Viewing posts for the category all knocked up
Friday, jun. 12, 2009 | 0 comments
Many, many years ago, I formulated the Cortina Principle, which is my humble theory about how the world is packed with people who desperately want to talk to each other, they just need a ready topic to give them an excuse. Any vaguely out-of-the-ordinary accessory will do — a cute dog, an eccentric pair of shoes, a moderately rare vintage car.
And a visibly be-babied stomach? Is the mother of all conversation starters. Tidbits that strangers have shared with me since my front first exploded onto the scene include:
- The restorative qualities of carrying, at all times, a backpack loaded with 15 pounds of dead weight. Supposedly this counterbalances the baby and makes your back feel fantastic? However, since walking up a scant flight of stairs currently leaves me feeling like I’ve just summited some horrible, oxygen-thin witch mountain, the idea of adding 15 pounds to the mix sounds like a recipe for non-stop weeping. So I guess my lower back will just have to suck it.
- The location of the nearest public swimming pool, along with a very concerned and motherly, “It might help” — and I was actually looking pretty chipper that day.
- The fact that, should my baby prove to be female, I ought not be afraid when her wee vagina fills with blood three days after delivery. (Apparently this actually happens? Yay?)
- The news that the woman in front of me in line at Walgreen’s is obsessed with watching the weather report each and every morning, but no matter what they say, she always brings an umbrella, even though her daughter tells her she’s crazy, something that I, too, will be hearing first-hand soon enough.
- Multiple “Congratulations!”
- Multiple declarations that it’s clearly going to be a girl.
- Multiple declarations that it’s clearly going to be a boy.
- One very unwelcome “Twins?” And thank you, sir, for making me feel extra XL…and for triggering my fears that I’ll soon be having an abnormally huge baby passing through my Personal Canal.
- And finally, my all-time favorite, from the homeless man who pointed at his stomach and yelled, “Hey!”
I looked down at my stomach, and nodded encouragingly. Yes! The miracle of life! It is true!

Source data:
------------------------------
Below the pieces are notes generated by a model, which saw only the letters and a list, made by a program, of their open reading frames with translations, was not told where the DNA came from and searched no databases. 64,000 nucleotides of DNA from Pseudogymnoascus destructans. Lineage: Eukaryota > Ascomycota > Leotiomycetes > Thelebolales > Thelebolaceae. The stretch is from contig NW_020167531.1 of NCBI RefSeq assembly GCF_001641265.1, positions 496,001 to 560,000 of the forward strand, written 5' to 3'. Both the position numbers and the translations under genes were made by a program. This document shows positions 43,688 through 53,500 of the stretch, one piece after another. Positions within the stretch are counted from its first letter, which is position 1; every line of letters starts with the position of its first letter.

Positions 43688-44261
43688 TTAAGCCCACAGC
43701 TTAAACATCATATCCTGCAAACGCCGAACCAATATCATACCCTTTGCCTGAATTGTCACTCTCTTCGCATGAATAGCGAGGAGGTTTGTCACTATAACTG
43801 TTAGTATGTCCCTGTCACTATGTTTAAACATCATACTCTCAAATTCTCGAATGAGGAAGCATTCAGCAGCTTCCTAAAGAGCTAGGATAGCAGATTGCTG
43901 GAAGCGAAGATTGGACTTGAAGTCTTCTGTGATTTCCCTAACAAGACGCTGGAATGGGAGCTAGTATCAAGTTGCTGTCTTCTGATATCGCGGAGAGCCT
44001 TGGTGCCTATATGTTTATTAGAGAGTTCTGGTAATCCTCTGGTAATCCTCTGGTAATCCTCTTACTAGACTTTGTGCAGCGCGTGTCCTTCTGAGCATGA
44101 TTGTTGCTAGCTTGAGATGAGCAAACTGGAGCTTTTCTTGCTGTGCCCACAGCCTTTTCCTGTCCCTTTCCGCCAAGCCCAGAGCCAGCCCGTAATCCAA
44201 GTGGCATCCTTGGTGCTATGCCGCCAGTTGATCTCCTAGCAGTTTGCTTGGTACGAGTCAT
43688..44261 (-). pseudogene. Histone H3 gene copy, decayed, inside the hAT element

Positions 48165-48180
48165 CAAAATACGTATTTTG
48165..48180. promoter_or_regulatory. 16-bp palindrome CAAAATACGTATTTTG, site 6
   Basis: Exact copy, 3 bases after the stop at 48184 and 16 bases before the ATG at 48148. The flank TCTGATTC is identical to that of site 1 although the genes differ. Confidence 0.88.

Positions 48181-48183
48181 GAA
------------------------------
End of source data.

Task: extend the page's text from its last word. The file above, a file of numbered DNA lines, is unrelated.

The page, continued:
“How old,” he asked incredulously, “ARE you?”
Me, shaking my head: “Pretty old!”
Friday, mar. 27, 2009 | 0 comments
On VH1’s 100 Greatest Hard Rock Songs, which Marco and I accidentally watched almost all of recently, Dee Snider describes how his still-touring band, Twisted Sister, now looks like a bunch of old drag queens. “But luckily,” he adds, “we always looked like a bunch of old drag queens.”
About two weeks ago, my body turned some kind of baby-making corner, I think “popped” is the preferred term, and I am now officially, identifiably pregnant. Coworkers have begun to comment on my “waddle,” this being something that people, it turns out, get to say to you when you catch pregnant. And my stomachs are now also starting to get fondled. People can’t seem to help it, their hands just go right to my belly. The second they realize what they’re doing they pull away, hot potato!, and start apologizing. I guess lots of pregnant ladies hate to have their bellies fondled? Maybe, as things progress, I’ll develop an aversion to having my midsection groped, too, but for now I’m totally fine with it. (Ask me about the time in college I got very drunk and invited a boatload of people to rub my tummy “for good luck.”)
Also clothes are beginning to fit me strangely. My shirts ride way up, and dresses now strain in interesting new ways around my business in the front and party in the rear. But so far, I haven’t had to buy too many new items. I invested in a pair of crazy stretch-band maternity jeans (they don’t even have a zipper, you just pull them on!) and some longer shirts, all bought on super sale at Old Navy. I also picked up a pair of cotton stretch leggings at the very weird Pea and the Pod — they try to get you to sit down and sip water with them in there? Thoughtful Maggie also bought me some maternity tights. And that’s it!
It turns out the bulk of my wardrobe, my shirts and dresses and sweaters, still work more or less okay, despite the fact that I am now more or less huge. (I made a group of formerly pregnant friends laugh last week by declaring I’m about as large as I want to go right now.)
My secret? Is also Dee Snider’s secret: Always dress like you’re pregnant.
|2008 and not pregnant||2009 and pregnant|
Tuesday, feb. 3, 2009 | 0 comments
The evidence continues to mount that I have small something living and growing inside my lady parts.
When I got the first sonogram at week eleven, I wasn’t really convinced. I watched the doctor launch the probe up inside me, and on queue the familiar grainy baby-shaped visual appeared on the monitor, just as it had on every baby-having movie or televised drama I’ve ever seen. But it still felt fake somehow, like my own personal staged lunar landing.
I was lying very still — the instinctive response to being impaled on a seeing-eye pole — so the visual was completely, suspiciously static. “Is it alive?” I asked. The doctor laughed and pointed to the middle section of the baby shape and said, “See? There’s the heart.” I squinted and craned, and finally was able to see a teeny gnat flutter that I guess could pass as the first beginnings of a human heart, but it still had a very “low budget animation” feel, like when Conan does the thing with the talking-mouth video in the cutout of a static photo of a celebrity.